Some Subtle Signs that a Fish is Sick

I've kept multiple copperband butterflyfish (Chelmon rostratus) in my reef over the years

I’ve kept multiple copperband butterflyfish (Chelmon rostratus) in my reef over the years

Most marine aquarium hobbyists learn quickly to identify common warning signs of ill health in fish—white spots, excessive mucus production, bulging eyes, frayed fins, etc. But sometimes ailing fish exhibit much more subtle symptoms that are evident only to someone with powers of observation honed by many decades of experience.

In the following excerpt from his book The Avant-Garde Marine Aquarist: A 60-Year History of Fishkeeping, hobby pioneer Paul “Paul B” Baldassano demonstrates how things with fish aren’t always what they seem:

A copperband conundrum

Recently, I was in a large LFS in New York. My mother-in-law is in a nursing home nearby, so I go there often. This store is very old, and I even helped start their saltwater tanks in the early 70s. They had a tank of about five copperband butterflies, and they were kind of cheap—like $20.00, which is a great price for copperbands. The fish were about 2 inches long. Two of the fish looked great, with vibrant colors, noticeably brighter than the other three fish. The colorful fish were swimming back and forth the length of the tank and really looked beautiful. The other three fish were much paler and were all hiding behind a fake plant at the far corner of the tank.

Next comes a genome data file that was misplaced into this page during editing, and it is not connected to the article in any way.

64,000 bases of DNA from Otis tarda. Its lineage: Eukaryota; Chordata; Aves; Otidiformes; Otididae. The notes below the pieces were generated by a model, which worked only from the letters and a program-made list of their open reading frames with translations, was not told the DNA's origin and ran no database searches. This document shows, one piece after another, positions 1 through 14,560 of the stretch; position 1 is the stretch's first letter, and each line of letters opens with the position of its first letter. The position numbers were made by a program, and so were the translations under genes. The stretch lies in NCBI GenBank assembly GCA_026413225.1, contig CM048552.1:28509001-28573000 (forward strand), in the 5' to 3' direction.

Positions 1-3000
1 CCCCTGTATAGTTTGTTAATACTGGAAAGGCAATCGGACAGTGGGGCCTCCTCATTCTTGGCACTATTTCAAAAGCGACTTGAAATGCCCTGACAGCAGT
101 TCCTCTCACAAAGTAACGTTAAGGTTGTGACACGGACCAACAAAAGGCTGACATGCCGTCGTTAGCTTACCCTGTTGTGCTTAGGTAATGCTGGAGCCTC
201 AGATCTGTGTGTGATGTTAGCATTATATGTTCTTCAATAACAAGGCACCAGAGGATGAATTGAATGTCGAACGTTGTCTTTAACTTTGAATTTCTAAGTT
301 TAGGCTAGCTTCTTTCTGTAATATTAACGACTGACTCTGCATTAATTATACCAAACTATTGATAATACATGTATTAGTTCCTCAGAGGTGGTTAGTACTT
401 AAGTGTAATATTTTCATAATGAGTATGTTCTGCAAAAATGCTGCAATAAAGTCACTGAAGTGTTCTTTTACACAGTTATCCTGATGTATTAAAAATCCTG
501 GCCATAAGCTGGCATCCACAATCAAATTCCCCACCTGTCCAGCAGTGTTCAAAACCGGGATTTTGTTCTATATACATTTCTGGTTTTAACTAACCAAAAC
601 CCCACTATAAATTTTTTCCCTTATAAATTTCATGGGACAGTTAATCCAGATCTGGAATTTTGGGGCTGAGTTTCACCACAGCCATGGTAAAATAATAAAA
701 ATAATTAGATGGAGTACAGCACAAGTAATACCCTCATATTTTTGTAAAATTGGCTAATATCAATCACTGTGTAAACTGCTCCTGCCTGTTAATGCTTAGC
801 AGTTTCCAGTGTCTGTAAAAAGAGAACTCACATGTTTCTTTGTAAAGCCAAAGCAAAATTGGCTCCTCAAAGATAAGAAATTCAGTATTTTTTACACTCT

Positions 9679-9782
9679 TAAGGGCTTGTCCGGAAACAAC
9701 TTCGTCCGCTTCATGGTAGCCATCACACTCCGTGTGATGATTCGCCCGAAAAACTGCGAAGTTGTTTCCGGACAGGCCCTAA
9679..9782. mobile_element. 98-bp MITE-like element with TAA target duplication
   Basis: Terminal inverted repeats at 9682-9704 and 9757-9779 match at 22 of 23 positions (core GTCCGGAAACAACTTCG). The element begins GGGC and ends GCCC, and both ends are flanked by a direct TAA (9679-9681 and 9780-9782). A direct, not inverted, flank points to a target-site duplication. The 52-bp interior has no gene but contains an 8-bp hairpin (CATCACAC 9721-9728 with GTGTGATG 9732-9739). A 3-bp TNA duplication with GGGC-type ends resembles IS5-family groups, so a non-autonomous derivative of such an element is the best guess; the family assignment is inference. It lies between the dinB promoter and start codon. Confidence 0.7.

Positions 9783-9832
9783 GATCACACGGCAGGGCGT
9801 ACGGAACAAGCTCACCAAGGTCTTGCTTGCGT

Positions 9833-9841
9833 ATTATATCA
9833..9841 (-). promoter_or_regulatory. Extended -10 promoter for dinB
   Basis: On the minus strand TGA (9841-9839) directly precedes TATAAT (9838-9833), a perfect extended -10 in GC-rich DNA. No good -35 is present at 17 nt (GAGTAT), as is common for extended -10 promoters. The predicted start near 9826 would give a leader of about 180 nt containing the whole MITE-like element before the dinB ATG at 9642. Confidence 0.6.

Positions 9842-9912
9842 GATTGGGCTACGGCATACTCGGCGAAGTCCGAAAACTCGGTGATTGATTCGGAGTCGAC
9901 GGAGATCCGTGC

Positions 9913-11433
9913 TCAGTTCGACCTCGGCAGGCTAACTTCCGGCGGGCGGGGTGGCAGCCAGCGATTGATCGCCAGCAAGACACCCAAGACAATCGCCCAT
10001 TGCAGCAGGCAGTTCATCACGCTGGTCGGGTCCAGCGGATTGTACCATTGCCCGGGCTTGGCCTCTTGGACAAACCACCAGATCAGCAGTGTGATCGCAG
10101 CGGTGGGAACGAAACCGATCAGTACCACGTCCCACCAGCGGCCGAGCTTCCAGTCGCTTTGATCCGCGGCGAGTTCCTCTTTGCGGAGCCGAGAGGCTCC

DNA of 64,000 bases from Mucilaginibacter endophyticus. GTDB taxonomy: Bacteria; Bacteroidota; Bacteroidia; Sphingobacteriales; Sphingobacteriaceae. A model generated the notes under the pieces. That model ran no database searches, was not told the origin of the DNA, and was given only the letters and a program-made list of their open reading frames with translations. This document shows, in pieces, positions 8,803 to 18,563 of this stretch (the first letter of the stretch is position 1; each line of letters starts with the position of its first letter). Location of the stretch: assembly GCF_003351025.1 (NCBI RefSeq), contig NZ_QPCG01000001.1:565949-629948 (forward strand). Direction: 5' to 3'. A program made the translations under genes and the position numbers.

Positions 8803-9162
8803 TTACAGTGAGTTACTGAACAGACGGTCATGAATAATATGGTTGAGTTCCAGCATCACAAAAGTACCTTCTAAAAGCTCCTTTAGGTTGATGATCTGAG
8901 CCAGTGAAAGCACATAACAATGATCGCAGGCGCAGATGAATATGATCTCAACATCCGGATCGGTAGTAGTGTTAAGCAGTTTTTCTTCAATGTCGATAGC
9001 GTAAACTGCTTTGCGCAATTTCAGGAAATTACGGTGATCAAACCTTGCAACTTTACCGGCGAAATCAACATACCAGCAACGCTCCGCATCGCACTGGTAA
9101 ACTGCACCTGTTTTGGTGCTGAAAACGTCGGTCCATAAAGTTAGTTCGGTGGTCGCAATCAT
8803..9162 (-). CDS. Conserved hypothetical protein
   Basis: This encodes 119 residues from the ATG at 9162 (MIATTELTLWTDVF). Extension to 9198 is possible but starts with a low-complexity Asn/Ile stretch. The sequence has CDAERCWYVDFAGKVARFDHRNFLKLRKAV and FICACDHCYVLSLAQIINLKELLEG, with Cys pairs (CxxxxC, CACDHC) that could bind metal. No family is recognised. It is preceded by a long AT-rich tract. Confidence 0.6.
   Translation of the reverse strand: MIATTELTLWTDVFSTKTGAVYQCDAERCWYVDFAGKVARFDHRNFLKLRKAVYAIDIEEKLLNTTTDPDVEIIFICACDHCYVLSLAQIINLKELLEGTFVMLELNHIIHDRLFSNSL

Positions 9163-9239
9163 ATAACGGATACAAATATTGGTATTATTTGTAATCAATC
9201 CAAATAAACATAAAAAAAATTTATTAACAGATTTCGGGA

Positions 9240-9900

Which ones would you buy?

If you said the colorful ones swimming back and forth, you would be wrong, as those fish will die shortly. How do I know? The three fish that were behind the plant were hiding and less colorful because they were in a store in a somewhat bare tank. But besides hiding, they were also sticking their snout in between the branches of the fake plant looking for food. The more colorful fish were swimming aimlessly back and forth, looking very slightly up towards the surface. They showed no fear, and if I looked very close, I could see that they were breathing slightly faster than the paler fish and their mouths didn’t close all the way as they respired.

Now I know this is going to sound weird, but they also had a slight blank look compared to the other ones. Okay, stop laughing! With decades of experience, you can distinguish an inquisitive fish from a drugged fish. I would bet that the more colorful fish were collected with cyanide, as drugged fish often look better for a while. I would also bet that in a few days or a week, those fish will be dead.

All the fish in that tank, and in the store, had gill flukes, and that was very easy to spot as they were shaking their heads from side to side rapidly. The gill flukes would not stop me from buying one of those “paler” fish because I can cure that in a couple of days and for that price it is worth it. However, nothing could have been done for the more colorful fish, as they were doomed.

Photo credit: Paul Baldassano

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About Jeff Kurtz

Jeff Kurtz is the Co-founder/Editor of Saltwater Smarts, former Senior Consulting Editor for Tropical Fish Hobbyist Magazine, and the aquarist formerly known as “The Salt Creep.” He has been an aquarium hobbyist for over 30 years and is an avid scuba diver.

Comments

  1. steven obiol says:

    The store sounds familiar, sounds like Fish Town in Bayside.

  2. I am not saying

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